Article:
Investor ordered to surrender oil block

ZANZIBAR’s sole active oil and gas investor–RAK Gas–has failed to perform as per the agreement, President Hussein Mwinyi announced on Saturday, noting that the government has issued an ultimatum to the investor to surrender the Pemba-Zanzibar block.

Dr Mwinyi dismissed as malicious claims that the government abhors its agreement with the investor. “RAK Gas have failed themselves; it’s not true that the government is against the agreement,” the President said, adding: “If they relinquish the area that they control, we will divide it into small blocks and invite serious investors.”

President Mwinyi said the government has received verbal communication over the investor’s failure to implement the project, “But, we have asked them to communicate in writing for future reference.”

Fielding questions during his routine monthly meetings with journalists, Dr Mwinyi explained that the investor signed a contract with the government on oil and gas exploration in Zanzibar, with the major goal of producing oil and gas.

“We had big hopes of striking oil and gas, especially after a 2D seismic survey that indicated petroleum system elements. The survey indicated existence of rock structures with an estimated reserve of 3.8 trillion cubic feet,” Dr Mwinyi said at the Vuga-based State House hosted press conference.

Unfortunately, the investor failed to proceed with other activities–3D Seismic survey and drilling of a research well as prescribed under the agreement, said President Mwinyi. “They instead came to us demanding alteration of the contract terms,” he said, adding that the government accommodated four out of the investor’s five demands.

The investor had, among others, demanded adjustment of revenue sharing ratio to 80 and 20 per cent by the investor and government, respectively, until they recoup their investment and full tax exemption. “We objected their proposal for total tax exemption in favour of tax deferment,” explained President Mwinyi.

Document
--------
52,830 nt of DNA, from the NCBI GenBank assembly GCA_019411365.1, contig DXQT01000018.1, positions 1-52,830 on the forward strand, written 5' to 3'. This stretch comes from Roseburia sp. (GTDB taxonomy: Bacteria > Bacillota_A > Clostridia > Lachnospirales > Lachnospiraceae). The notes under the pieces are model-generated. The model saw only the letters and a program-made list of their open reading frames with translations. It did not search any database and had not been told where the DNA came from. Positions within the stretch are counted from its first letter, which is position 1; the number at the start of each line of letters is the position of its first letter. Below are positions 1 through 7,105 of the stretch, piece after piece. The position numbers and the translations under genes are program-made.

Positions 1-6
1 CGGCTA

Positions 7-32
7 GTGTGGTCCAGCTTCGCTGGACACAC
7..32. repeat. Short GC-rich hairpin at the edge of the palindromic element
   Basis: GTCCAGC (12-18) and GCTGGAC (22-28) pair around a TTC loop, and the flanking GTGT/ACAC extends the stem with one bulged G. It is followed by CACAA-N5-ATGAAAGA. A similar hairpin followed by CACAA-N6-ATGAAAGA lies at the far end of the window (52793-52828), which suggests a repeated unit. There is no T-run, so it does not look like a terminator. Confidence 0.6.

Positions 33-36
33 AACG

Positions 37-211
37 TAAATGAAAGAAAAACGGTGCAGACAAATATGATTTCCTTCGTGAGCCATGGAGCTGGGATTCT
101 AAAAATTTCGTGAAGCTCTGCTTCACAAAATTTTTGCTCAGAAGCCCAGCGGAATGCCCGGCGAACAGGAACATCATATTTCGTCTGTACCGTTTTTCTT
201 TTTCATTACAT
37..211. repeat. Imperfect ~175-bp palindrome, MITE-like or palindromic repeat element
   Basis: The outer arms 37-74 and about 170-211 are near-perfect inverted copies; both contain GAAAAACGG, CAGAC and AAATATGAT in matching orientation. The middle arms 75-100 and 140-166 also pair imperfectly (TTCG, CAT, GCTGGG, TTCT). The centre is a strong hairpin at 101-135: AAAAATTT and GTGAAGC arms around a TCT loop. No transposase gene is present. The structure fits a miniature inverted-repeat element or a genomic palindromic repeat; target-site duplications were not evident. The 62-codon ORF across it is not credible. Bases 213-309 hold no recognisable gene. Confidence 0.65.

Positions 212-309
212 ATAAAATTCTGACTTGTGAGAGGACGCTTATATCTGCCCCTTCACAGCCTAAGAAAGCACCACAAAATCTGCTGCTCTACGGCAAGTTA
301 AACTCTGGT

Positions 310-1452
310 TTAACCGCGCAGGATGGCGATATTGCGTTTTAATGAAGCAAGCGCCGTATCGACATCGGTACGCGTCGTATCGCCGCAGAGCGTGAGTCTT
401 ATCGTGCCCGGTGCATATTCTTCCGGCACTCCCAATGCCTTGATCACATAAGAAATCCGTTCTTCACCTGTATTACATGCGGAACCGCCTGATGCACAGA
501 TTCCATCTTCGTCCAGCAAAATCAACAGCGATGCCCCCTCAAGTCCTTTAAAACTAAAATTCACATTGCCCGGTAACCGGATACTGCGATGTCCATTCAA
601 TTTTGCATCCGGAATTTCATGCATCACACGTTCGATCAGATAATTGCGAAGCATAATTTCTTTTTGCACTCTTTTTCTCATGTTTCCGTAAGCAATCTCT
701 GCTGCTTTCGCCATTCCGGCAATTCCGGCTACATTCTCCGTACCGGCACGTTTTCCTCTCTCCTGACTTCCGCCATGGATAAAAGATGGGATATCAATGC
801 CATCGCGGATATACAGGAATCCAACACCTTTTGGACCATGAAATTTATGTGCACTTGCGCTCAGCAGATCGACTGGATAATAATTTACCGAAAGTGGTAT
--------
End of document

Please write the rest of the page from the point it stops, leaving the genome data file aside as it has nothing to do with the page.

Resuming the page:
He added: “If the government is indeed against the investor, it would not have entertained adjustments of the agreement. They are themselves to blame, they have failed.”

Prior to fielding questions, President Mwinyi gave clarifications on the envisaged Kilimani city investment project and outsourcing of some services at public health facilities.

He said the government has given Kilimani residents three options to choose. “They can opt for relocation; construction of high rise buildings at the same area; or just to remain as they are–the government will look for another area to execute the tourist project.”

Dr Mwinyi said the government intends to invest in meetings, incentives, conferences and exhibitions (MICE) tourism, which remains virgin in Zanzibar. He said South Korea has agreed to support construction of modern conference facilities, and that Kilimani area, which faces the ocean is the most suitable location for the project.

“Tourism is the heart of Zanzibar economy. Currently, we rely on beach tourism but we have to diversify the sector. We have no reason to have low tourism seasons in Zanzibar,” he said.

President Mwinyi defended the outsourcing of some services at public health facilities, saying the aim is to improve the standard of services to wananchi. He said the outsourcing doesn’t mean that people have to pay for the services, “The aim is to improve the services but nobody is required to pay for them…health services remain free in Zanzibar.”

Mnazi Mmoja National Referral hospital has already outsourced the laboratory services from private operators and the goal is to widen the outsourcing to other services like pharmacy, food, cleanness, X-ray and MRI.

“Once we have private operators at all our regional and district hospitals, wananchi will get good services but the government will pay for them,” said the president.


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